Japan appreciates the WBG for leading the efforts in the Global Concessional Financing Facility (GCFF) to support middle-income countries (MICs) that host refugees. Japan will make an additional contribution of $10 million to the GCFF, in addition to our contribution of $1.5 million that was already provided last month, to continuously support the WBG’s work as a leading donor. We hope these contributions will help support host countries of refugees, including Jordan and Armenia, which have received huge refugee flows from Palestine and Nagorno-Karabakh respectively.

3. WBG Evolution

Japan commends the progress in the comprehensive review of the WBG’s operating and financial models, based on the new vision and mission agreed at the Annual Meetings last year.

Regarding the operating model, Japan welcomes the development of the new WBG Scorecard, which translates its Vision into Impact. We appreciate that the Scorecard covers critical areas for sustainable development, such as health, debt, and digitalization. We request Management develop the indicators that are in conformity with policy commitments of the International Development Association (IDA) and highlight crisis preparedness as a cross cutting viewpoint. We also support the progress of the Global Challenge Programs (GCPs) and the launch of the joint WBG country representatives. Moreover, aligning corporate culture and human resources systems among different institutions within the group is a prerequisite for advancing the One WBG approach.

Regarding the financing model, the efficient use of the balance sheet, based on the recommendations of the Capital Adequacy Framework (CAF) review, is the utmost priority. Given such ongoing efforts, Japan supports the launch of the Framework for Financial Incentives (FFI), with an aim to address global challenges with cross-border externalities by boosting lending capacity and providing concessional resources. In this respect, Japan will contribute $1 billion to the Portfolio Guarantee Platform (PGP), which will augment IBRD’s lending capacity for addressing global challenges including pandemic prevention, preparedness and response. Moreover, Japan will contribute $20 million to provide concessional resources to the below-GDI window in the Livable Planet Fund (LPF), once it is established. We will continue to encourage the implementation of the CAF review and voluntary donor contributions to this end. It is also essential to monitor the use of the additional financial capacity brought about by these efforts, prior to discussing any further increases of financial capacity.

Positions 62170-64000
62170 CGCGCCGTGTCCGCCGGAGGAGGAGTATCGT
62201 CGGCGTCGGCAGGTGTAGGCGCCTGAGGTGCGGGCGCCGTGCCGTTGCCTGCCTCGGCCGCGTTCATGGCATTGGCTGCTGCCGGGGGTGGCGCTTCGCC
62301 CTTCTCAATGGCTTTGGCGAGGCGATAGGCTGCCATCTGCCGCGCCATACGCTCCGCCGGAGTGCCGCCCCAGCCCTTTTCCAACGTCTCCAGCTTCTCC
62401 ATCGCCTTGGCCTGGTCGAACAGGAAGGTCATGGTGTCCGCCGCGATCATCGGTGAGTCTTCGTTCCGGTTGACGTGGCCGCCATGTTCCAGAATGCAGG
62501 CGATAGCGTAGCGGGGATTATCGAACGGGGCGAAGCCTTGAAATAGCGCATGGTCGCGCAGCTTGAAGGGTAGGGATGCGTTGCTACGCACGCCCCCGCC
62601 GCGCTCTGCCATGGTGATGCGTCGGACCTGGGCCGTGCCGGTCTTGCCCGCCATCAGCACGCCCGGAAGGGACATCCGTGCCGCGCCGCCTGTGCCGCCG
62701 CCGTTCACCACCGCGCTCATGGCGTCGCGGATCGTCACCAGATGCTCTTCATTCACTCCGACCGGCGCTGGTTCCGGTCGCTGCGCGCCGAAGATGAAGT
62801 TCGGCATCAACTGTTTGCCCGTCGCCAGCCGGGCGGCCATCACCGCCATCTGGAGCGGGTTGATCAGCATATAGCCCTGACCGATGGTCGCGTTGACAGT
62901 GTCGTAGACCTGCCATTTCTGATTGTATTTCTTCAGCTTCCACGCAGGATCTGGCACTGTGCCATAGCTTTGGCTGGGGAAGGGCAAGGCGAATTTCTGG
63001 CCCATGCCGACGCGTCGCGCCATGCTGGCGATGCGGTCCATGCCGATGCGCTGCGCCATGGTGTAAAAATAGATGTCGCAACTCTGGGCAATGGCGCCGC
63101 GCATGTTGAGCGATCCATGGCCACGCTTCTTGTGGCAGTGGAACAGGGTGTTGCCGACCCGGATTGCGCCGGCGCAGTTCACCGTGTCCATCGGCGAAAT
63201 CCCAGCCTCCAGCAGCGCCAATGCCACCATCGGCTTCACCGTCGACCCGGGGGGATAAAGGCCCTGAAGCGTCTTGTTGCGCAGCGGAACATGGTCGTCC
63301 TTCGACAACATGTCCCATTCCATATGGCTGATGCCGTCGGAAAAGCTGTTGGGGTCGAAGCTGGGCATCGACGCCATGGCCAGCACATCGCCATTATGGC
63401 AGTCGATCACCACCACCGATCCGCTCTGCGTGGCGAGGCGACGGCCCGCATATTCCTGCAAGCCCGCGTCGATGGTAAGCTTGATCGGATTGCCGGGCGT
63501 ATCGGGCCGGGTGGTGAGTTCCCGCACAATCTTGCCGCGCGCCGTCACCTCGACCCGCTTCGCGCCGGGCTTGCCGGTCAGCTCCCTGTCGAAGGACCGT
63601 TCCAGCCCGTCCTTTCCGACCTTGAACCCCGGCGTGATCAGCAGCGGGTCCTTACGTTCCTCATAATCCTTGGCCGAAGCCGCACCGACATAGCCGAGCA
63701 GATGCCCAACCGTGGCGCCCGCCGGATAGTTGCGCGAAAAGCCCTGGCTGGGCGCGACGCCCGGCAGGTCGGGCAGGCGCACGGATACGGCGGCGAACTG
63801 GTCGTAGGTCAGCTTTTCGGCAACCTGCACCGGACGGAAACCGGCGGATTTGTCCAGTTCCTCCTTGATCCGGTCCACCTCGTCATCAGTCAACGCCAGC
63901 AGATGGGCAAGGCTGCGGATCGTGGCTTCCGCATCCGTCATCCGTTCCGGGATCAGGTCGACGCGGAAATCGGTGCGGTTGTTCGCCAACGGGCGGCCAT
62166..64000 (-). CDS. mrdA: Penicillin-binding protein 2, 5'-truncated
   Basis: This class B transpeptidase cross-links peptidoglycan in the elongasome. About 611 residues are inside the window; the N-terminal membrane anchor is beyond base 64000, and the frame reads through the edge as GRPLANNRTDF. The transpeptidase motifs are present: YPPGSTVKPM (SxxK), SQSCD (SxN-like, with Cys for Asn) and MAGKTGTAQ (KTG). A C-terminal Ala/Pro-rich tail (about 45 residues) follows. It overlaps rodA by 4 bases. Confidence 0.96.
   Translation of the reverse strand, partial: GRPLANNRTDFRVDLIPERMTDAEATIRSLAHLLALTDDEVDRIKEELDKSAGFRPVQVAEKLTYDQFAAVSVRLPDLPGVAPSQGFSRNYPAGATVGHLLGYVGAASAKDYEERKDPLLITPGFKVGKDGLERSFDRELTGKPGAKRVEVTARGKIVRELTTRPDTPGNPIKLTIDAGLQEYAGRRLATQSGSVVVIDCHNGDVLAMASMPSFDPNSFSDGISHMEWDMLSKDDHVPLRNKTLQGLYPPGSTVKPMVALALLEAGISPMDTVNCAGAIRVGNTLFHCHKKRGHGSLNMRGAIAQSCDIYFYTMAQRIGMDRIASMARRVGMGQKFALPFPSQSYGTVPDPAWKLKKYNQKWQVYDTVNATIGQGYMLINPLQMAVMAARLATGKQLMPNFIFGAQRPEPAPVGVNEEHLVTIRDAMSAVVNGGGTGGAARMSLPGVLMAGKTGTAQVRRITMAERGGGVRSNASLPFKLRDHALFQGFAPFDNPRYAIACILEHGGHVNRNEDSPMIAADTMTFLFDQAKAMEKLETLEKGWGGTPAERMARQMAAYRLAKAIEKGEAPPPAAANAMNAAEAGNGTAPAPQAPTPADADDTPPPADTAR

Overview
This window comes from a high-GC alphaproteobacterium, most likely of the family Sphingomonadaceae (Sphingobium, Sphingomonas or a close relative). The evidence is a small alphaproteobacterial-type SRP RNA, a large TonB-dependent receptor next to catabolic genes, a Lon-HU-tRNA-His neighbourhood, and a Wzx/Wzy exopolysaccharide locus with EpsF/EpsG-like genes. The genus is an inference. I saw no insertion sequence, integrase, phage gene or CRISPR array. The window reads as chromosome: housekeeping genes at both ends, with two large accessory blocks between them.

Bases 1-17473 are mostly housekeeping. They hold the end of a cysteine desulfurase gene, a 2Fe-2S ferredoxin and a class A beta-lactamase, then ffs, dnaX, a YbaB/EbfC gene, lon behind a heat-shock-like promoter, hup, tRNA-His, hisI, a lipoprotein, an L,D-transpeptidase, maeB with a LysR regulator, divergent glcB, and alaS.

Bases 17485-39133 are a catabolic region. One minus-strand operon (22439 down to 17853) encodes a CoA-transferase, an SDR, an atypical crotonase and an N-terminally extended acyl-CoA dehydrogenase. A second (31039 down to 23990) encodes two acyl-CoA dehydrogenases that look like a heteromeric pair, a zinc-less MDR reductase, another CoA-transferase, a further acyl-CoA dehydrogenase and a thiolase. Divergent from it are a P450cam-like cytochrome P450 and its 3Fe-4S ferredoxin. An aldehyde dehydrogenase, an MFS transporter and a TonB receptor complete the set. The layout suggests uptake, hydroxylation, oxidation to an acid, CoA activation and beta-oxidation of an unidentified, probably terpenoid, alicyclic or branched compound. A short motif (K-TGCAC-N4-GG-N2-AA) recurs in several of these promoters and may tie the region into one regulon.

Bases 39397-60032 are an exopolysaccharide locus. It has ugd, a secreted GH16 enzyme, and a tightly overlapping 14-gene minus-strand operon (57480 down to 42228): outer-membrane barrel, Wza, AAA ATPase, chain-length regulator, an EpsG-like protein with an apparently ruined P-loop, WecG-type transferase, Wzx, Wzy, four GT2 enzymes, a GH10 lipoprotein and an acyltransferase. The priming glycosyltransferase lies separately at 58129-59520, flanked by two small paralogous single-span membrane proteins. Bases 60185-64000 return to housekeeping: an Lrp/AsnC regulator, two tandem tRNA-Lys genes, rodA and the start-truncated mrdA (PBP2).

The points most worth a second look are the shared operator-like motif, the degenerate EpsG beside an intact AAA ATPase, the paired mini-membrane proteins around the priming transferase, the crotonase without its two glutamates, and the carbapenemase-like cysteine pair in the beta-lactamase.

In light of the huge development needs, public money alone will be insufficient in helping developing countries achieve sustainable growth, and hence private sector resource mobilization needs to be enhanced. Accordingly, we welcome the launch of the Collaborative Co-financing Platform, which will promote co-financing with other Multilateral Development Banks (MDBs) and bilateral development agencies. We also expect that MIGA will play a leading role in the WBG Guarantee Platform and that the IFC will crowd-in private capital more actively by leveraging blended finance and risk transfers.

4. Responses to global issues

Let me elaborate on the priorities to which Japan attaches particular importance, as well as our expectations for the WBG in these policy areas:

(1) Global health

First, Japan expects that the WBG will continue to play an instrumental role in the post-COVID-19 era to break the cycle of "panic and neglect."

Universal Health Coverage (UHC) is a foundation for human capital development and sustainable economic growth. Japan has long been working with the WBG, including through the Japan Policy and Human Resources Development Fund (PHRD), to support developing countries in moving towards the achievement of UHC. Going forward, Japan will establish the UHC Knowledge Hub in Japan in 2025, with an aim to support knowledge accumulation on UHC and build the capacity of officials from finance and health ministries, through enhanced collaboration between the WBG and the World Health Organization (WHO).